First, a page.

Windows Server 2003 is still deployed in around 61 percent of companies worldwide, despite the impending support cut-off date for this platform. However, the majority of these organisations do have a migration strategy, with many planning to move to a virtualised environment.
The figures come from Spiceworks, which conducted a poll among users of its IT management platform and associated community network. The published report shows that 61 percent of respondents had at least one instance of Windows Server 2003 running within their environment. If representative of companies worldwide, this would mean that there are millions of instances still running.
Windows Server 2003 is currently in the Extended Support phase of its life cycle, during which Microsoft continues to provide security fixes and updates. This is due to come to an end on 14 July this year, when all support will be withdrawn, unless organisations negotiate a custom support contract with Microsoft.
However, Spiceworks found that the majority of its IT professional users were moving to address the issue, with 15 percent already fully migrated off Windows Server 2003, 48 percent partially migrated and 28 percent in the planning stages.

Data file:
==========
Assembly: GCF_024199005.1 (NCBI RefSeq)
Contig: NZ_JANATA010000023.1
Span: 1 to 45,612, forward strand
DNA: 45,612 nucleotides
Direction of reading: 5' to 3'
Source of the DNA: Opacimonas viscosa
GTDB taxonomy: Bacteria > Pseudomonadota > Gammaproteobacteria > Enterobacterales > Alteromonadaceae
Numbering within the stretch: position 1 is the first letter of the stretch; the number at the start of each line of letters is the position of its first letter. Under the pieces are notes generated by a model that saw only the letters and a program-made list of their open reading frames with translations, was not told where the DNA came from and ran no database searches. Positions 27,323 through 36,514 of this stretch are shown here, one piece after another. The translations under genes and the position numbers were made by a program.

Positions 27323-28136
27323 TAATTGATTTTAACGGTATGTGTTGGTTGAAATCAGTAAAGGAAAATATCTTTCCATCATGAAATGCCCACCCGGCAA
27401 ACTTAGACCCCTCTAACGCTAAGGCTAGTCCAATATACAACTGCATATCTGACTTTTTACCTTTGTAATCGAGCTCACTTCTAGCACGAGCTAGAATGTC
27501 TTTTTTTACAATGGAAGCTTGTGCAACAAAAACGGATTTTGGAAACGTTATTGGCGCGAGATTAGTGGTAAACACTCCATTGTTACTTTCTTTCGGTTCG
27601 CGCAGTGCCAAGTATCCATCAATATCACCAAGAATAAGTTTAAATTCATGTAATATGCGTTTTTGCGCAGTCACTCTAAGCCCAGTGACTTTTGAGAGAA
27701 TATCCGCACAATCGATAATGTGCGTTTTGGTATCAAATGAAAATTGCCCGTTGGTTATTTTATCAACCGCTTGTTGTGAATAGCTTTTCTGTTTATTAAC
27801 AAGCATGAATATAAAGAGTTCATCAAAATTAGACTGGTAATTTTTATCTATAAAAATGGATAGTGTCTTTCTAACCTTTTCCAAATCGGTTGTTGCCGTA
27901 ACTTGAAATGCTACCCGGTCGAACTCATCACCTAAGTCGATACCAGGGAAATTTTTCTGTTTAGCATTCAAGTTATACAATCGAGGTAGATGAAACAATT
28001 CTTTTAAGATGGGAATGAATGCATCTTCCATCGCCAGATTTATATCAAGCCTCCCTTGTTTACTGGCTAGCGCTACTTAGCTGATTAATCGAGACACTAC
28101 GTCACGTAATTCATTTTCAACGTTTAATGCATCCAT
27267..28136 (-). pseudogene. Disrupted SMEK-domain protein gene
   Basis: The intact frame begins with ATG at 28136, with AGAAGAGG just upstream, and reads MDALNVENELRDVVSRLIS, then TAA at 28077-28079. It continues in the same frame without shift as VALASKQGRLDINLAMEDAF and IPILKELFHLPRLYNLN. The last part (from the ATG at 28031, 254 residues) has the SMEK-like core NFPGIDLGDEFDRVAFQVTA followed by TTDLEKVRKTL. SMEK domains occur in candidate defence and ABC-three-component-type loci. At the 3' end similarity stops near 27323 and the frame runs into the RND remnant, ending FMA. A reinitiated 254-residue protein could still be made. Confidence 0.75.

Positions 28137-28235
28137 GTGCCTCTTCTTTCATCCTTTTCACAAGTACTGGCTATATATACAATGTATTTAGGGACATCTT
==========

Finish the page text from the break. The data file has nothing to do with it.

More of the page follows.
"IT professionals are taking steps to migrate prior to the end of life deadline and technology companies who can offer a clear, elegant migration path have a multi-billion dollar opportunity to help IT departments transition effectively," said Spiceworks vice president of marketing Sanjay Castelino.
Nevertheless, 22 percent of IT professionals said they do not plan to upgrade every single system currently running Windows Server 2003, citing lack of time and budget constraints as key barriers to full migration.
Spiceworks also found that 74 percent of IT professionals are planning to move applications currently running on Windows Server 2003 to a virtualised environment. About a third are planning to move from a physical server to a new-build virtual environment while about the same are moving applications onto an existing virtualised server.
The majority of Spiceworks users (64 percent) are also looking to the latest Windows Server 2012 R2 release as their migration target, with a smaller number expecting to move to Windows Server 2012.
Perhaps surprisingly, 39 percent intend to migrate to Windows Server 2008 R2 and six percent to Windows Server 2008, while nine percent said they planned to migrate to Linux.
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